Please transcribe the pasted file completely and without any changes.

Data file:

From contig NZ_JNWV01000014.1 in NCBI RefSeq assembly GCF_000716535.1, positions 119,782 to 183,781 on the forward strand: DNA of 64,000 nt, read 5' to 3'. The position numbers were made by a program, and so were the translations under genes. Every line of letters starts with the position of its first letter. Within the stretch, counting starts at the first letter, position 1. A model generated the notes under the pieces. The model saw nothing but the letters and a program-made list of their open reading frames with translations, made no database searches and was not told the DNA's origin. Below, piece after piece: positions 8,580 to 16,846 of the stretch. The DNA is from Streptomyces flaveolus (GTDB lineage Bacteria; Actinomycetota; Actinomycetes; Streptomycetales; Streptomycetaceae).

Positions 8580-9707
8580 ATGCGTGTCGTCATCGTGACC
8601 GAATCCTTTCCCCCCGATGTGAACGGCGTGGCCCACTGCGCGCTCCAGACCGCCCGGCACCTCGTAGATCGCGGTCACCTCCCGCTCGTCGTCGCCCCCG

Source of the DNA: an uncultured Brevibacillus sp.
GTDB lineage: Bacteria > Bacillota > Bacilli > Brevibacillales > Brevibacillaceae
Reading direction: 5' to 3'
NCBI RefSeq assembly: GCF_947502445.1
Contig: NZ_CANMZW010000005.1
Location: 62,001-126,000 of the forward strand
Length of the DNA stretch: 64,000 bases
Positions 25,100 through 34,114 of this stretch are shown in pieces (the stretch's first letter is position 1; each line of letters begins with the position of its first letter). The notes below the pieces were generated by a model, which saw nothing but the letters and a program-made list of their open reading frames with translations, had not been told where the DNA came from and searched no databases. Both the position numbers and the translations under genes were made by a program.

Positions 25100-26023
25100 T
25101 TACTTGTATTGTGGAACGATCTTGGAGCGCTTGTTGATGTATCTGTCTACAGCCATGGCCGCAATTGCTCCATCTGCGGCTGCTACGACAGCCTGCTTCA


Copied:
From contig NZ_JNWV01000014.1 in NCBI RefSeq assembly GCF_000716535.1, positions 119,782 to 183,781 on the forward strand: DNA of 64,000 nt, read 5' to 3'. The position numbers were made by a program, and so were the translations under genes. Every line of letters starts with the position of its first letter. Within the stretch, counting starts at the first letter, position 1. A model generated the notes under the pieces. The model saw nothing but the letters and a program-made list of their open reading frames with translations, made no database searches and was not told the DNA's origin. Below, piece after piece: positions 8,580 to 16,846 of the stretch. The DNA is from Streptomyces flaveolus (GTDB lineage Bacteria; Actinomycetota; Actinomycetes; Streptomycetales; Streptomycetaceae).

Positions 8580-9707
8580 ATGCGTGTCGTCATCGTGACC
8601 GAATCCTTTCCCCCCGATGTGAACGGCGTGGCCCACTGCGCGCTCCAGACCGCCCGGCACCTCGTAGATCGCGGTCACCTCCCGCTCGTCGTCGCCCCCG

Source of the DNA: an uncultured Brevibacillus sp.
GTDB lineage: Bacteria > Bacillota > Bacilli > Brevibacillales > Brevibacillaceae
Reading direction: 5' to 3'
NCBI RefSeq assembly: GCF_947502445.1
Contig: NZ_CANMZW010000005.1
Location: 62,001-126,000 of the forward strand
Length of the DNA stretch: 64,000 bases
Positions 25,100 through 34,114 of this stretch are shown in pieces (the stretch's first letter is position 1; each line of letters begins with the position of its first letter). The notes below the pieces were generated by a model, which saw nothing but the letters and a program-made list of their open reading frames with translations, had not been told where the DNA came from and searched no databases. Both the position numbers and the translations under genes were made by a program.

Positions 25100-26023
25100 T
25101 TACTTGTATTGTGGAACGATCTTGGAGCGCTTGTTGATGTATCTGTCTACAGCCATGGCCGCAATTGCTCCATCTGCGGCTGCTACGACAGCCTGCTTCA